By Tom Brueggemann | Thompson on Hollywood June 2, 2013 at 4:29PM
$6,100 at 1 theater; PSA: $6,100
This combination performance art documentary/narrative film featuring the bluegrass folk group Future Folk opened at New York's Cinema Village, and with the added attraction of group member appearances at some showings resulted in a good gross for that particular theater (with has small auditoriums and opens multiple small films weekly) ended up with a passable gross.
What comes next: Los Angeles opens next week, also with personal appearances. Video on Demand begins on Tuesday.
Top ongoing/expanding films
"Before Midnight" (Sony Pictures Classics) - Week 2
$431,000 in 31 theaters (+26); PSA: $13,903; Cumulative: $800,000
A good expansion for Richard Linklater's latest film in this series co-written by and starring Ethan Hawke and Julie Delpy, with a performance of about 60% of the level of the more readily commercial "To Rome With Love" from Woody Allen with similar theaters last year (which met a mixed response but managed to gross $16 million total). This is about half as wide as IFC went with "Frances Ha" last week, with a higher PSA (typical for fewer theaters), but a similarly positive initial indication of interest.
This looks to be on track to outgross "Before Sunrise" and "Before Sunset," with indications that SPC plans for a wider release than either of those (Warner Independent topped out at 204 theaters with "Sunset" in 2004, grossing just under $6 million). It is initially outperforming Linklater's "Bernie" from last year, which reached $9 million in its run.
What comes next: Continued widening through June and beyond.
"Fill the Void" (Sony Pictures Classics) - Week 2
$48,200 in 6 theaters (+3); PSA: $8,033; Cumulative: $148,800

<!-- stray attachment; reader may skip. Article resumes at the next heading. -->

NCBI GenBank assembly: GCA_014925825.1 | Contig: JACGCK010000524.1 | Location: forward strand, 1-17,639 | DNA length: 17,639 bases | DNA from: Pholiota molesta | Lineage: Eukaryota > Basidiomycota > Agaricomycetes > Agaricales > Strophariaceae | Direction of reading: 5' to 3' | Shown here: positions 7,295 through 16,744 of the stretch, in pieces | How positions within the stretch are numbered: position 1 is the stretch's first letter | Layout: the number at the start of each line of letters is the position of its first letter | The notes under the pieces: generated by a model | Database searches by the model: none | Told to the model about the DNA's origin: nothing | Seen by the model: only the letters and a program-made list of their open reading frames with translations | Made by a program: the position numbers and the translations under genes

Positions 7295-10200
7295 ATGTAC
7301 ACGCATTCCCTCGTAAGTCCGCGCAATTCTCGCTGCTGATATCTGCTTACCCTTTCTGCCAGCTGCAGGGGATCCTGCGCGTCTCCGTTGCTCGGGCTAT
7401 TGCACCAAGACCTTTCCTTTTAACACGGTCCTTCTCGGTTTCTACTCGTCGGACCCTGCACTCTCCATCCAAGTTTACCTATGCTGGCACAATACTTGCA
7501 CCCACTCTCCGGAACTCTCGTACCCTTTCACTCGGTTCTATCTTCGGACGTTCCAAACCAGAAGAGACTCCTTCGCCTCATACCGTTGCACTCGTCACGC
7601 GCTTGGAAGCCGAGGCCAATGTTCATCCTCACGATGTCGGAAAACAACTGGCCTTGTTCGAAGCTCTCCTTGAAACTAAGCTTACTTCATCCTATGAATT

Added runs in Los Angeles doubled the theater count with no new markets yet, leading to an overall adequate second weekend for this Israeli orthodox marriage ritual drama.
What comes next: This still looks on track to find the usual audience for high-quality Israeli films in upcoming months, although not at the level of "The Footnote" or "The Gatekeepers."
"Frances Ha" (IFC) - Week 3
$552,000 in 133 theaters (+73); PSA: $4,150; Cumulative: $1,578,000
In its third weekend, Noah Baumbach's black and white comedy/drama already is IFC's biggest gross since "Sleepwalk With Me" last summer, with a real chance of becoming their first to gross over $5 million since "Cave of Forgotten Dreams" and their biggest since "Y Tu Mama Tambien" more than a decade ago. This is significant since the company has recently been a leader in video on demand, which might have seemed a potential parallel medium for this low-budget, younger urban audience appeal film. But their decision to stick to theatrical initially seems to be working, as word of mouth is helping its cause.
What comes next: Next week, over 200 theaters.
Among films deeper into their runs, Roadside Attractions' "Stories We Tell" is the top performer, adding another $120,000 this weekend in 39 (total $907,000). Two films that have played a week longer and wider already have lower totals -- SPC's "Love Is All You Need" is up to $707,000, while Millennium's "What Maisie Knew" is at $543,000, both modest performers. "The Iceman" also from Millennium, which has played wider than any of them, has hit $1.7 million.
Weinstein's two limited films both continue playing. "Kon-Tiki," whose two Norwegian directors have just been chosen to make the next "Pirates of the Caribbean" entry, still hasn't reached the $1 million mark despite solid support, while "The Sapphires" is nearing the end of its run at around $2.2 million, a figure above what its opening weekend suggested, but still below initial expectations. SPC's "The Company We Keep," the widest of any of these, is nearing the $5 million mark.
The second weekend of Focus' documentary "We Steal Secrets" came in with a weak PSA of $2,500 at 11 theaters, suggesting this won't go much further.